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Monsters of the Slavic Mythology

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Seeing this topic is missing, and due to late great threads made by leshy and blow fly, I think these creatures deserve topic of its own.

So there, Slavic monsters enter here!!!!

Little intro from Wiki:

Unlike Greek or Egyptian mythology, there are no first-hand records for the study of Slavic mythology. Despite some controversial theories (for instance, the Book of Veles), it cannot be proven that the Slavs had any sort of writing system prior to christianisation; therefore, all their original religious beliefs and traditions were likely passed down orally over generations, and potentially forgotten over the centuries following the arrival of Christianity. Prior to that, sparse records of Slavic religion were mostly written by non-Slavic Christian missionaries who were not very interested and/or objective in their descriptions of pagan beliefs. Archaeological remains of old Slavic idols and shrines have been found, but they do not tell us much more other than confirming existing historical records. Fragments of old mythological beliefs and pagan festivals survive up to this day in folk customs, songs, and stories of all the Slavic nations. Reconstruction of ancient myths from remains that survived in folklore over a thousand years is a complex and difficult task that can often lead researchers astray. This may result in misinterpretations, confusions, or even pure forgeries and inventions.

the rest of this very nice article:

Love the info and the video was really cool!

Some time ago I read that Wikipedia article you gave the link to. It really is good and worth taking the time to read.

Thanks for taking the time to make all of those posts Nina!!   :-)

The myth about Perun and Veles is really fascinating since it has a striking parallel in Hindu mythology. The Rig Veda, a collection of sacred textes that Hindus generally revere, actually describes a pivotal conflict in which the thunder deity Indra unleashes his lightning bolt against the under-world being Vritra, who after having stolen the life-giving waters of the world, assumes the form of a monstrous serpent or dragon which is subsequently slain by Indra.  If you compare the two mythical narratives with one another, the common Indo-European origin that underlies both of them is strikingly obvious.

--- Quote ---Slavs have one peculiar ritual. On feasts they all drink from one cup, saying some words at the same time, I would say, not like a prayer, but more like a curse in the name of their gods: good and evil. They believe that all good comes from a good god and all that is bad comes from the evil one. And so they call that deity Crnobog (Dark/black God)"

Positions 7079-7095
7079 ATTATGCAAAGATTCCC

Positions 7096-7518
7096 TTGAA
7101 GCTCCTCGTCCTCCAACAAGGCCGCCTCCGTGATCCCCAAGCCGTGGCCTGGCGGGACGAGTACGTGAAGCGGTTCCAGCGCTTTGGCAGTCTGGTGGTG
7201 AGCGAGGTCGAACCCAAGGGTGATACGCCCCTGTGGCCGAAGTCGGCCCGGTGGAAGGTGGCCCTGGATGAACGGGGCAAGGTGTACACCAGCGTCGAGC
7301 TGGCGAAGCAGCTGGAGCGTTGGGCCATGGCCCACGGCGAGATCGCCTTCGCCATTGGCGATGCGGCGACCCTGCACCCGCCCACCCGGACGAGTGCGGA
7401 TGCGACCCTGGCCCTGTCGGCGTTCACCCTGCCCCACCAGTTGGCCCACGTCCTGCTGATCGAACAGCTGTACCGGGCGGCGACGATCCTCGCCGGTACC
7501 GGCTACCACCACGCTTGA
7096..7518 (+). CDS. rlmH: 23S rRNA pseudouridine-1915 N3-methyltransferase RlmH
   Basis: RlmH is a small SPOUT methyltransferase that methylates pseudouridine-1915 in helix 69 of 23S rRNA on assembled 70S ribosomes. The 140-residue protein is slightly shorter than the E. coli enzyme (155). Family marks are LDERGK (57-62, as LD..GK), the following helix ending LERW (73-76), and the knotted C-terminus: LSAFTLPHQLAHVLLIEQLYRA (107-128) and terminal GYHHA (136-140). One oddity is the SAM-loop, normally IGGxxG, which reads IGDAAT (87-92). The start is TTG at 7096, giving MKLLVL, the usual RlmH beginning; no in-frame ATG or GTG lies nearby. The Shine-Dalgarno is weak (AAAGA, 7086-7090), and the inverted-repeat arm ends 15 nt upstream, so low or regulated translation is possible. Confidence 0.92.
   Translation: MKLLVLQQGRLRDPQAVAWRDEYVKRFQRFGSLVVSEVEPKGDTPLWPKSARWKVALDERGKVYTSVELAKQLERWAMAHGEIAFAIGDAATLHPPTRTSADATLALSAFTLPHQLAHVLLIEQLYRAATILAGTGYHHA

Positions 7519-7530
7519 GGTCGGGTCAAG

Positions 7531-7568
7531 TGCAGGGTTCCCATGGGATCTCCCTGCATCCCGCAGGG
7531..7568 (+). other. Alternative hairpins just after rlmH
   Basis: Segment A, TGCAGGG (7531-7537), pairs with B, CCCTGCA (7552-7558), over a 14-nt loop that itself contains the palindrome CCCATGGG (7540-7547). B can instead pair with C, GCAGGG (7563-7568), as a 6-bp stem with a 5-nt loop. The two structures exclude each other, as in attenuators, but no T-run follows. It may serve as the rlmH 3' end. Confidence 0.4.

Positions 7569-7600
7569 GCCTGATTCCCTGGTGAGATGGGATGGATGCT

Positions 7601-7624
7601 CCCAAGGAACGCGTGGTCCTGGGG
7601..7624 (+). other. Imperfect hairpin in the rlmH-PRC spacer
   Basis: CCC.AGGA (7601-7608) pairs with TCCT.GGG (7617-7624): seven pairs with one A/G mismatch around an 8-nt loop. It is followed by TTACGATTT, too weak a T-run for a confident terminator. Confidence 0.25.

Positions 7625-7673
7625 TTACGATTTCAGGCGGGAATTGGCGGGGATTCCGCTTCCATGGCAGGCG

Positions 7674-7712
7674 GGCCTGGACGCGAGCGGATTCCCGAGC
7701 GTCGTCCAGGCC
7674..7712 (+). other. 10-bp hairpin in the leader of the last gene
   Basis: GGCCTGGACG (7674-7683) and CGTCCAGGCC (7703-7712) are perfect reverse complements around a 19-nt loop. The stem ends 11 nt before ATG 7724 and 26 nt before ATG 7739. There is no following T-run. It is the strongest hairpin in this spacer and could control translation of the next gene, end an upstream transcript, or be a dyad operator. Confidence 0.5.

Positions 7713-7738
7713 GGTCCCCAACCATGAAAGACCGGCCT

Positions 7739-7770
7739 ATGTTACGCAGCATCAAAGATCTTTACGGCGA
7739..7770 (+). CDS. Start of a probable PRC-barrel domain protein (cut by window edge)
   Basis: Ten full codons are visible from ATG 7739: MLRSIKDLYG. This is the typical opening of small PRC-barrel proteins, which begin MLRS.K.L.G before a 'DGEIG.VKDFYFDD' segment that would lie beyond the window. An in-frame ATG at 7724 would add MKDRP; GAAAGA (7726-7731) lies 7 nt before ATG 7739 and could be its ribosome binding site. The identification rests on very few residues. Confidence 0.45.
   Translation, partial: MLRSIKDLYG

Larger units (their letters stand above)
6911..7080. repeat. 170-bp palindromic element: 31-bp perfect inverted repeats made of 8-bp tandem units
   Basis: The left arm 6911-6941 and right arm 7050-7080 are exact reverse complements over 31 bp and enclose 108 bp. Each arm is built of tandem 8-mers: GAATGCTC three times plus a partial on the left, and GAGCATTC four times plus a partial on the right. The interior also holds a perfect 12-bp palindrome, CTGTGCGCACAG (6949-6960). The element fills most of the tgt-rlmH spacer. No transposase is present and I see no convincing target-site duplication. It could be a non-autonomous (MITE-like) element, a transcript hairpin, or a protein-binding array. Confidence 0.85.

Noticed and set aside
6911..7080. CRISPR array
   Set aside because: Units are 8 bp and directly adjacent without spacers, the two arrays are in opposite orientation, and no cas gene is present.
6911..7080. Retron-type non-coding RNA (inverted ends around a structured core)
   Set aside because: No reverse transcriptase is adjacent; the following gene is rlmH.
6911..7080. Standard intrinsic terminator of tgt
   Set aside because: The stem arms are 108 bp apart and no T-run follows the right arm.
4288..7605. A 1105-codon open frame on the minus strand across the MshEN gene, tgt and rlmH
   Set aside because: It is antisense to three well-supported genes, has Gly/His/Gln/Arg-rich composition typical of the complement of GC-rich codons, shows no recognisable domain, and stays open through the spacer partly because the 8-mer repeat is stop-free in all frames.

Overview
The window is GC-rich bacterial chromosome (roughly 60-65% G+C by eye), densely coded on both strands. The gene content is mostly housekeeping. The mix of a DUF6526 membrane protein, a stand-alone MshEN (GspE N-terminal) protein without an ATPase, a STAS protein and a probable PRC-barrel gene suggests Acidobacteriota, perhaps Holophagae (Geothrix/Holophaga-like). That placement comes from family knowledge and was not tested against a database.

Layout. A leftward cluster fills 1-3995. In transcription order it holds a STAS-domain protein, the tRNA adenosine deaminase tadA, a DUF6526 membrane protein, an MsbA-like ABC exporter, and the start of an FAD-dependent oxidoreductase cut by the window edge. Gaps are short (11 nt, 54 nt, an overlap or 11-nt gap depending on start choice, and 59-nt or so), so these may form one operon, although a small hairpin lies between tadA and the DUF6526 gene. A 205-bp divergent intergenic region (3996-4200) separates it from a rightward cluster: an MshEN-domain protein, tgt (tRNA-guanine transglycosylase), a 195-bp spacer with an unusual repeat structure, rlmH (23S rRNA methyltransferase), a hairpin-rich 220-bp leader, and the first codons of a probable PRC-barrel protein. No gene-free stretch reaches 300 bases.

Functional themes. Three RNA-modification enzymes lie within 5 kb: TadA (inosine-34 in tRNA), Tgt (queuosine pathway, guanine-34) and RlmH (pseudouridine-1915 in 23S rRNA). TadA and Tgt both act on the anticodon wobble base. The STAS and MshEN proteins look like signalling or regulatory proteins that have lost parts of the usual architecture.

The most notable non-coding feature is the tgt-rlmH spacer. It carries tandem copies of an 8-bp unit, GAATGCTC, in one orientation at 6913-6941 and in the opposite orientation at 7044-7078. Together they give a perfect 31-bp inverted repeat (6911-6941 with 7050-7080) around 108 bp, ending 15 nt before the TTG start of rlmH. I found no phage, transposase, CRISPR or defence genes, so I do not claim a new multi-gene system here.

--- End quote ---

I find it somewhat confusing that the same divinity revered as a god of fertility by the ancient Slavs, was also perceived by them as a malovelant being to be feared if Helmold's account is to be trusted. In the event that it is a reliable  and accurate description of the popular sentiment towards Crnobog, it would be reasonable to assume that this particular god had a rather dark aspect to him that his devotees dreaded. 

Great contributions to the new thread, Nina! They're chock full of useful and interesting information as leshy said. And the video is certainly an added bonus. 


--- Quote ---Also, it is the same horned god that catholicism later described as Lucifer, and why Lucifer has horns. The only way they could destroy this old belief was to make it into something evil and sinister, so instead of god of fertility and life, we got Satan himself.....
--- End quote ---

That was the standard policy of the missionaries who spread the Abrahamic religions wherever they went. Villifying existing gods was an excellent way of winning new converst to the divine cause. As for the Christian fixation  with an evil horned Satan, I suspect that it may have its roots in ancient Jewish accounts that speak of a certain tribe of demons or evil spirits that possessed the physical attributes typical of goats.

--- Quote ---Old gods arent very happy about this, what do you think?
--- End quote ---

Assuming that they even existed to begin with, they can't be too thrilled with their drastic demotion in status.   

--- Quote ---And blowfly, thank you, its just that although Im not a mod any more,old habits really do die hard   
--- End quote ---

Some habits are worth mantaining.


--- Quote ---If people dont say their names any more, that doesnt mean they werent powerful in ancient history. They where worshiped with the same fear and love people worship today. We always needed a powerful entity to pray to, and feel protected by.
--- End quote ---

I understand what you're trying to convey, but I can't really relate to that view point, being an agonostic myself.   


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